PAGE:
Thou must sacrifice. Thou must pay. Give them the weight they seek. It is within thine power to do so.
My eyes fluttered, blood now staining the whole of me. My tunic was ripped to shreds. Argos was suffering an equally brutal fate, his yelps piercing my mind.
“Lethia will be so sad to know he’s gone. I couldn’t save him.” I was on the ground, trampled upon, blood now in my eyes and coming up from my throat in weakly ejected bile. My neck was so tight from the agony and horror. “Elmiryn will be…” My eyes widened, and I gurgled. “Elmiryn!”
Thou must sacrifice. Miss nothing of your weight. They are but chains. Undo these, and thou art free.
I closed my eyes. Understanding filled me, but could I do it?
Shifting hurt. It always hurt. Payment to the One for use of her gifts. Healing was much the same. A change in the body, radical and fast by the standards of other sentient species. It led me to wonder…was my ability really inherent and unavoidable? Or just a privilege? If the latter was the case, could I renounce what I had? Would that make life easier?
…And could I reverse healing, as I could reverse the manner of my form?
Time to find out.
Baring stained teeth, I thought of my shoulder rotting at the cuff. I thought of my wrist vanishing, the tissue receding like acid had eaten it away. I rejected this flesh. Willed my spirit to sever these.
The pain doubled, turned white and beyond measure. I was aware that I was screaming again–long and wet squelching noises that rose above the monstrous noises of the dogs. I felt my left arm fall away. Then my right hand.
Through blurred vision, I saw the dogs take to these, fighting, delighted at their prize. Normal predators wouldn’t have ceased their onslaught until their quarry was dead. But these were spiritual monstrosities, and they seemed quite satisfied to have those pieces of me. It likely satisfied some terrible spiritual ban.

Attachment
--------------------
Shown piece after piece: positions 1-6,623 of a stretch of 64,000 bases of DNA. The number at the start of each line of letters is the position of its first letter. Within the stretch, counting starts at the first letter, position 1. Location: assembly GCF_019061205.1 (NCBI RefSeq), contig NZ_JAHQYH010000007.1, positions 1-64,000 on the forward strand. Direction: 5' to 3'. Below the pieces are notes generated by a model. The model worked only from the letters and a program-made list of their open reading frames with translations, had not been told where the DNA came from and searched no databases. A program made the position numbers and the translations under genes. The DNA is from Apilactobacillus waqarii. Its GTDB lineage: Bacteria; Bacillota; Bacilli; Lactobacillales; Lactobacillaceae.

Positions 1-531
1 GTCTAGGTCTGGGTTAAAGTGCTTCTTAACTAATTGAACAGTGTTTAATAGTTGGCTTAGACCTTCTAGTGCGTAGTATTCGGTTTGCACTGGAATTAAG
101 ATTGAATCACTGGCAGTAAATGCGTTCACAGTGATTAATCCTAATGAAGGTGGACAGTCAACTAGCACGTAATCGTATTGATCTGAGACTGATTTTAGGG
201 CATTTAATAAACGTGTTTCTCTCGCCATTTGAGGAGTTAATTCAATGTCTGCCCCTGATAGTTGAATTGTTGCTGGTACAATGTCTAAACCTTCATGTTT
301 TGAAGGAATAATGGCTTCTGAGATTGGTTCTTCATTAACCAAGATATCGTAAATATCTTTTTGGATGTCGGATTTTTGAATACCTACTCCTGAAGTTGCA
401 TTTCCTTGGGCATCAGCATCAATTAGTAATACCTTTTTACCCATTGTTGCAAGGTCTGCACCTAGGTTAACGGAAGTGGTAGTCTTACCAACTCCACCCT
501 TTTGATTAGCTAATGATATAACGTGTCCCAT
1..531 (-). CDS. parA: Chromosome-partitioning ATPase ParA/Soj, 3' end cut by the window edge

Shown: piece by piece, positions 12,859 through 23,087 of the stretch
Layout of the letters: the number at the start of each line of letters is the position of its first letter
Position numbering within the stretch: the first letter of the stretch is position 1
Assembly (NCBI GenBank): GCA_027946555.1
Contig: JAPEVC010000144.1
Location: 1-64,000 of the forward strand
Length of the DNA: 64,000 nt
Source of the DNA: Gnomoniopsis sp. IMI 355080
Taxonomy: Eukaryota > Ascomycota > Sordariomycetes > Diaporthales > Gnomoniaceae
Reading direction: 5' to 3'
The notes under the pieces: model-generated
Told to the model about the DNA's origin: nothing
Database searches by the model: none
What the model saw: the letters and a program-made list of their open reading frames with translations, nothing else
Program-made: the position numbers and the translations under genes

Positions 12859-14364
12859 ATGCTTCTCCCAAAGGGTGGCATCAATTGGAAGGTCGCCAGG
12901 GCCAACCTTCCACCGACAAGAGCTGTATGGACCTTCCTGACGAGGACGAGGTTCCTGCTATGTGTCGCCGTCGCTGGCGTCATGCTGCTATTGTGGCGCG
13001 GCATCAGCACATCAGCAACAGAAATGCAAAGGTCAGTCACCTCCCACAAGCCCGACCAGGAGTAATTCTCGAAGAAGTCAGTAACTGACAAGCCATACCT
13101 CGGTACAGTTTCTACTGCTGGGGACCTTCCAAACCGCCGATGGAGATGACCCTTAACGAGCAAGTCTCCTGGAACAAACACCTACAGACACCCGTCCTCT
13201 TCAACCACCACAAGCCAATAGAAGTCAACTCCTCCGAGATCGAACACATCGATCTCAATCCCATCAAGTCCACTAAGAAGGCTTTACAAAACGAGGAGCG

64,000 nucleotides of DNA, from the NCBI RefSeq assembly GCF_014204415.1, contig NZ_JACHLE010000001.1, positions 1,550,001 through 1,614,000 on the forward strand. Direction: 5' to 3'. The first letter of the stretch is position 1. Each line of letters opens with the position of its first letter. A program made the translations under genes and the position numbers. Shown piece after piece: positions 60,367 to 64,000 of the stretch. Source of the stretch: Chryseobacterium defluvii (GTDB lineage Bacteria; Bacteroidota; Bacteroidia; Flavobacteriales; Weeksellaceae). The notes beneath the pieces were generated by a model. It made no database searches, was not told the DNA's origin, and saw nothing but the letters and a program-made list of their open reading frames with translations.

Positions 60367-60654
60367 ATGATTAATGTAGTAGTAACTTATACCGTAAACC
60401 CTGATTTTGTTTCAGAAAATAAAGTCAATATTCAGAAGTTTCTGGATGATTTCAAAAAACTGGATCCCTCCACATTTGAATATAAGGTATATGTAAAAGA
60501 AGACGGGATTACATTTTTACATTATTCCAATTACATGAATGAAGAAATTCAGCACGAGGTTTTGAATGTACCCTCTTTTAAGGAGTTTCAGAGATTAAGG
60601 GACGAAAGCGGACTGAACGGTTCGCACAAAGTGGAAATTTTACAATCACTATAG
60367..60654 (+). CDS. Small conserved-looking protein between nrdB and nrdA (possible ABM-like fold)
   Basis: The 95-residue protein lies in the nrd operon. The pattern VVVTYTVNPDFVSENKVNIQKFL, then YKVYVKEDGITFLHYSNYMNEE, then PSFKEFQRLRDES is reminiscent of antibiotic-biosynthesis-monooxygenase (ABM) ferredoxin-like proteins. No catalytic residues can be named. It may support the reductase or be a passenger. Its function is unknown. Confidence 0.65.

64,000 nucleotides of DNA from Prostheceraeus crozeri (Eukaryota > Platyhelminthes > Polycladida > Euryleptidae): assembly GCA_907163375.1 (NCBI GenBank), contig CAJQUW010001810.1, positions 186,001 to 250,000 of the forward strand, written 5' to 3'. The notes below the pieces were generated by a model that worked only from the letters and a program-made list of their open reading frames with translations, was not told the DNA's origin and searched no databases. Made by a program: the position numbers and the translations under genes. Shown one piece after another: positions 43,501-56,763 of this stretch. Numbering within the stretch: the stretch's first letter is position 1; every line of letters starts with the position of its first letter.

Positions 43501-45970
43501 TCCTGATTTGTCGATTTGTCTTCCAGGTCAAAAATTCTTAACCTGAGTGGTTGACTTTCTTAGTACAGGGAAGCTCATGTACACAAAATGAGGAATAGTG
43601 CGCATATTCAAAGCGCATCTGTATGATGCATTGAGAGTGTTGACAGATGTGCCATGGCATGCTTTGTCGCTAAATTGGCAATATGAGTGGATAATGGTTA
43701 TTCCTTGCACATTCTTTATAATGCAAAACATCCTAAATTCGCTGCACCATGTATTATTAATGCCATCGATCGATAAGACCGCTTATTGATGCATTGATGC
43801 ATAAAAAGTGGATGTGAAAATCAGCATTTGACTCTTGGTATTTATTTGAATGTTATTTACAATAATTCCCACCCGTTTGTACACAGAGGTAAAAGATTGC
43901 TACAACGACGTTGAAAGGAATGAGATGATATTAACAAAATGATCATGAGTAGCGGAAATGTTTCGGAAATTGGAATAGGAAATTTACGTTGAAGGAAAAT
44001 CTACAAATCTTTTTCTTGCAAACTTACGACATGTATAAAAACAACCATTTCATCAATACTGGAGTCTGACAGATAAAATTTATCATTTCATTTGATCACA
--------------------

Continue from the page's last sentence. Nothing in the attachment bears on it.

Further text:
They dashed away, yipping and fighting amongst one another. The leader managed to get ahold of the hand while another the arm and they ran off into the woods, the others giving chase.
My breath was choked and uneven, blood and vomit in my throat making me cough as I saw the dogs make off with my body parts. It was sickening and horrific and I wanted the sight gone, so I closed my eyes. Argos whined next to me, his body shifting a little on the ground but he seemed equally hurt.
I felt something flicker across my cheek. My eyes creaked open again. The demonic beasts were gone. Now a fiery lizard sat inches from my face. It had blotched skin that alternated between black, brown, and orange. Its dark tongue flickered as his head twisted to the side so that his golden gaze could fix on me dead on.
When it opened its mouth, it spoke–impossibly, incredibly, it spoke, “Night Child, Lost Daughter, Thee Lover of Ghosts, thou hast earned sanctuary for thyself and thine companion. Rest now.”
I could hardly argue.
My eyes fell shut once more and they didn’t open again for what felt like a long time.
Elmiryn chuckled mutely, her eyes over her shoulder, her previous indignation at the situation sloughing away to reveal amusement. It wasn’t quite right to say that she now believed the Quincy she knew to be the “Quincy” that was before her. Blond Quincy was cold and calculating with never a hair out of place. Her mind was hard to rattle, but all the more satisfying when it was. This Quincy however…she was different. It was degrees of separation but Elmiryn could see these like a keen observer noting the zipper on a good costume. This Quincy was not as in control, not as mindful, and certainly not as graceful. Elmiryn’s frustration seemed to have some root.
The Quincy in her memories looked one way, and therefor behaved one way. This person, this “Quincy”, looked different, and behaved different.
But once she was able to afford the brunette the name “Quincy” to begin with, Elmiryn was growing to like her for what she was. It was like getting a wrapped present or a new sparring partner. Mysteries were begging to be revealed. Not that she knew much of the wizard in her previous state, but still–it was interesting to her.
Who was this person…really?
The wizard’s eyes narrowed to slits. “Stop leering at me, Fiamman. Now.”
Elmiryn faced forward again, but her smirk remained.